Don’t let breakouts stop you from a good sweat sesh.
If you’re always looking for an excuse to skip your workout and have to dig deep just to get your sneakers on, the last thing you need to deal with is sweat-triggered acne. It’s pretty unfair for your skin to punish you for trying to take care of your health, but luckily, derms have figured out how to reduce those breakouts.
First, it’s helpful to know how acne works: Your skin contains little openings called pores. When oil and bacteria get in the pore and clog it, your immune system attacks the foreign bacteria, which causes the pore to become inflamed. That’s the red bump you see, which usually takes the form of either a whitehead or blackhead.
All that sweat from workouts can trigger acne breakouts, especially on the back or chest. Here are four skin care habits that dermatologists recommend for keeping sweat from clogging your pores.
Wear clean workout clothes—every time. Sweat on your clothes breed bacteria. Even if your tank from yesterday’s workout doesn’t smell today, bacteria is hanging out on there and could clog the pores before you even start your warmup routine.
Choose breezy fabrics. Wear loose-fitting clothes in sweat-wicking fabrics like cotton. That keeps the bacteria away from the skin.
Shower and change clothes ASAP. Athleisure clothing makes it acceptable to spend all of Saturday brunching and running errands in your yoga pants, but, the longer you stay in those sweaty threads, the more exposure your pores have to the ever-growing bacteria. If you can’t shower right away, at least try to change clothes (especially your top to keep the dirty clothes away from your back) and freshen up your face and back with an oil-free cleansing wipe.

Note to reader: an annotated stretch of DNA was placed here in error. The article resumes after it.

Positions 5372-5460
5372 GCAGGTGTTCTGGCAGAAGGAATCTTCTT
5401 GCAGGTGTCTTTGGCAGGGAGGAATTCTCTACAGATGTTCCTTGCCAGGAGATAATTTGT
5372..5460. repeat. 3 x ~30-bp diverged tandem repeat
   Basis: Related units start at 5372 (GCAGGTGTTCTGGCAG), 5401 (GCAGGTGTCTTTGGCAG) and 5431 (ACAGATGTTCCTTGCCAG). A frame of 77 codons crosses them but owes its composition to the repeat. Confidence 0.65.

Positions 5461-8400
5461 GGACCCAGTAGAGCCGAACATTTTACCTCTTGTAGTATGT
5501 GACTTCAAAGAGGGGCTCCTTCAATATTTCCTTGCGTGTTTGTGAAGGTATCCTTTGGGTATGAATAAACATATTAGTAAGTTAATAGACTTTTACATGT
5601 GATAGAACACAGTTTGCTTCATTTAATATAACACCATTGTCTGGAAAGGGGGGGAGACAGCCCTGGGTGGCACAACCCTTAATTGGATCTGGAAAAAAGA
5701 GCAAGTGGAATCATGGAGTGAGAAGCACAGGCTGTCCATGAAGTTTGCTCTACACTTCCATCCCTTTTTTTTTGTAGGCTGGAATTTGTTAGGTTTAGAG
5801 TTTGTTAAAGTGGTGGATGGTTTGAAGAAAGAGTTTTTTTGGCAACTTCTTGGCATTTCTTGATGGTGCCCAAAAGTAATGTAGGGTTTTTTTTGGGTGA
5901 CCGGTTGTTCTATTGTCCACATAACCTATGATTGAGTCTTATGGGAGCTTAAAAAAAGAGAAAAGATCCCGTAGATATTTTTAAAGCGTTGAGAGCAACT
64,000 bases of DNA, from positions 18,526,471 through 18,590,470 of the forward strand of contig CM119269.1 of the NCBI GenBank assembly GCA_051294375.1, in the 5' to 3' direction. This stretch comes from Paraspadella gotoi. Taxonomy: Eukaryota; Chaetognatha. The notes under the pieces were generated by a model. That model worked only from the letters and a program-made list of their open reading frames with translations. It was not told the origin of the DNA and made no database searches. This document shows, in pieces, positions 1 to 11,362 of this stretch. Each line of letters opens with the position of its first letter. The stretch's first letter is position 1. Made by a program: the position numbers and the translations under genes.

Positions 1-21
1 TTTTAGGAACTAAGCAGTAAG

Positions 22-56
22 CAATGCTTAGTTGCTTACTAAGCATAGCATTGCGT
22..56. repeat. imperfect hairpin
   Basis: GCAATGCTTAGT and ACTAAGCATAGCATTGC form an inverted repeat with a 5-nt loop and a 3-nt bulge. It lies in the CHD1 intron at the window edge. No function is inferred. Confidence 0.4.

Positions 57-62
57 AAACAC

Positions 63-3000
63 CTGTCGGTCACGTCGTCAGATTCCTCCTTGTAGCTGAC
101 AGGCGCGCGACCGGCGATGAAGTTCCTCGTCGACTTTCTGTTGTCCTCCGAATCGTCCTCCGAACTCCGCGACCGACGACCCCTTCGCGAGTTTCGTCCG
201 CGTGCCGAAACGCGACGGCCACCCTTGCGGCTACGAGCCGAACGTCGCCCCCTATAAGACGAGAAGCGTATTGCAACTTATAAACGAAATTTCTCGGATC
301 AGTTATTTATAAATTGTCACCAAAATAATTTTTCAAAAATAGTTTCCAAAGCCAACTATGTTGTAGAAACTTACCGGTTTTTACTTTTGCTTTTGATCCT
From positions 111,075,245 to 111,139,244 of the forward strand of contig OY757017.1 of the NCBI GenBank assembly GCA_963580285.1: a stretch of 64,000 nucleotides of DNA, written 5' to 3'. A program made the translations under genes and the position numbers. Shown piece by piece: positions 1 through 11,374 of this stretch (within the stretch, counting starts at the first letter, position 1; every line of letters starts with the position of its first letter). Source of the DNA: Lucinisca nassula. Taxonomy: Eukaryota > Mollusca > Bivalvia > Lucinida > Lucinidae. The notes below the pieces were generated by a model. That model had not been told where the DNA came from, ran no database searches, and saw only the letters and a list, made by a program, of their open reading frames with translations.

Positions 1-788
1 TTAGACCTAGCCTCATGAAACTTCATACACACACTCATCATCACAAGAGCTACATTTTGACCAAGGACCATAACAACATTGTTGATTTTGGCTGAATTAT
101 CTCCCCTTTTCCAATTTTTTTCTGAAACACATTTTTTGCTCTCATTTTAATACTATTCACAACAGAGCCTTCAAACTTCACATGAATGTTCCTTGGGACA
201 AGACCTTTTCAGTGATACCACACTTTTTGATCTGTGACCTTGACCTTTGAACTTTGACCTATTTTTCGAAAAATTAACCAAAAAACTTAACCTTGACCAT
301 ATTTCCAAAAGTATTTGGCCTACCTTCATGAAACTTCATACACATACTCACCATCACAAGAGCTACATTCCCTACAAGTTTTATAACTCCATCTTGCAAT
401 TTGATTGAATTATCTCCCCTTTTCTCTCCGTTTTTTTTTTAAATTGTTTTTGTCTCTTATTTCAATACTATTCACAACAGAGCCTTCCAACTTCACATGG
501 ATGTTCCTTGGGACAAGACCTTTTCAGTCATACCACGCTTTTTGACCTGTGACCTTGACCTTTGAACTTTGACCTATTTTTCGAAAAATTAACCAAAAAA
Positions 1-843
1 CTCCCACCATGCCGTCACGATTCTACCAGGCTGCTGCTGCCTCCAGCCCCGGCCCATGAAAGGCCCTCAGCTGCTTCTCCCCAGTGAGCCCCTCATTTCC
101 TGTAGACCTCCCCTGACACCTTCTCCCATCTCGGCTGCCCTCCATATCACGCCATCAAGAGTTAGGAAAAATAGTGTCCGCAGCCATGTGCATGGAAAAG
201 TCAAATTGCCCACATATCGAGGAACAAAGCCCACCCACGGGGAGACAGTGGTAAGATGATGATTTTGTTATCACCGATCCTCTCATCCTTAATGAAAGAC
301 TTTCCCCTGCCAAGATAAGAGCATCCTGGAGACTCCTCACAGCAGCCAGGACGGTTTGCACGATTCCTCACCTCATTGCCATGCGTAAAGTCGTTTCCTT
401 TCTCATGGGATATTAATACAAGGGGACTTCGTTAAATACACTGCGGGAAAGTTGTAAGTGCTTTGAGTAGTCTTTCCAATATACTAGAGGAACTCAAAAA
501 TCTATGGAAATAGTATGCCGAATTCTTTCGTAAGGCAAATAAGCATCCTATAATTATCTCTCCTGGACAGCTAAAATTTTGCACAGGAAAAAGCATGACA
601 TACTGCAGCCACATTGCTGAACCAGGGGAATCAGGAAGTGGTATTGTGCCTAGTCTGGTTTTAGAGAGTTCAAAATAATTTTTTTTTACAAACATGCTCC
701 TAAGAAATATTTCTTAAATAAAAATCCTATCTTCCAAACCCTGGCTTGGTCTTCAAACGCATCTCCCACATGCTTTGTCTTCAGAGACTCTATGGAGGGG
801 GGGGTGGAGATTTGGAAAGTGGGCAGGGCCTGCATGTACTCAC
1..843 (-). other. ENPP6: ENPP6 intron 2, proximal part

Use sunscreen. If you’re working out in the sun, you’ll want to protect yourself from UV rays and lotion up. Ignore the myth that sunlight reduces acne or makes it less visible; in reality, UV rays can make acne darker and last longer, according to the American Academy of Dermatology. (Learn more sunscreen myths here.) For the best, healthiest coverage, choose an oil-free sunscreen with a SPF 30 or higher. FYI, here’s how to choose the best sunscreen for your skin type.
These tips will help prevent breakouts, but once a pimple appears, it’s best to keep your hands off. Here’s why popping pimples makes skin worse.
Acne. Washington, DC: U.S. National Library of Medicine, 2017. (Accessed on December 12, 2017 at https://medlineplus.gov/acne.html.)
Back acne: how to see clearer skin. Schaumburg, IL: American Academy of Dermatology. (Accessed on December 12, 2017 at https://www.aad.org/public/diseases/acne-and-rosacea/back-acne-how-to-see-clearer-skin.)
Understanding acne: how to banish breakouts. Bethesda, MD: U.S. Department of Health and Human Services, 2010. (Accessed on December 12, 2017 at https://newsinhealth.nih.gov/2010/01/understanding-acne.)